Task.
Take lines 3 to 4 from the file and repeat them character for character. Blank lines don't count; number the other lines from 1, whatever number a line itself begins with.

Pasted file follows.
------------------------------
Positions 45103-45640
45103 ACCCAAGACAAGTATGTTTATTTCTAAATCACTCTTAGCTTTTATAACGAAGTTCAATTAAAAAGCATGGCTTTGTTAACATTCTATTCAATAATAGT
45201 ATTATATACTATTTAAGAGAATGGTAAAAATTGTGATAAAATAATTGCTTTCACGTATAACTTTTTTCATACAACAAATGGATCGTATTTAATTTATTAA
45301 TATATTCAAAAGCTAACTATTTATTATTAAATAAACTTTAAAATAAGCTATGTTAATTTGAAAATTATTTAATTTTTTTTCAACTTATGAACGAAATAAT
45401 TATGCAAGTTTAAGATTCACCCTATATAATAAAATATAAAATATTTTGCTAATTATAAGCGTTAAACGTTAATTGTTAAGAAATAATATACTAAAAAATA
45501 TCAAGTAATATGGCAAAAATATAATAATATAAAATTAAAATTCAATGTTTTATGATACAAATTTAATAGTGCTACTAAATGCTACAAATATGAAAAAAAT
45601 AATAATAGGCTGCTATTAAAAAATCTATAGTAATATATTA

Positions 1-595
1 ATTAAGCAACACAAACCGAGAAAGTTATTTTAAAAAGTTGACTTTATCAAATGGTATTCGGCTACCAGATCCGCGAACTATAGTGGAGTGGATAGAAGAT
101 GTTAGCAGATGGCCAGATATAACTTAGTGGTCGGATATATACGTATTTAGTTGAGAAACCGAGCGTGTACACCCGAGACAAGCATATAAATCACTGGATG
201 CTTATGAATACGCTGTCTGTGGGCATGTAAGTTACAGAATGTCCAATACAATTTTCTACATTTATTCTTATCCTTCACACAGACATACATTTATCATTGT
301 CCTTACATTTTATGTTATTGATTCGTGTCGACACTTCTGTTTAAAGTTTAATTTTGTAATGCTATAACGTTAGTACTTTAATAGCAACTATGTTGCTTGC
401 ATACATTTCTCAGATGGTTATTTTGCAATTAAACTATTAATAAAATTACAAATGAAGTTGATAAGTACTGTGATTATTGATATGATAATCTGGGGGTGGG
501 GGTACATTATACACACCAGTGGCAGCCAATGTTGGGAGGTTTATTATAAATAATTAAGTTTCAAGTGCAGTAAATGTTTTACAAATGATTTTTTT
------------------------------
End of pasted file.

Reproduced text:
45201 ATTATATACTATTTAAGAGAATGGTAAAAATTGTGATAAAATAATTGCTTTCACGTATAACTTTTTTCATACAACAAATGGATCGTATTTAATTTATTAA
45301 TATATTCAAAAGCTAACTATTTATTATTAAATAAACTTTAAAATAAGCTATGTTAATTTGAAAATTATTTAATTTTTTTTCAACTTATGAACGAAATAAT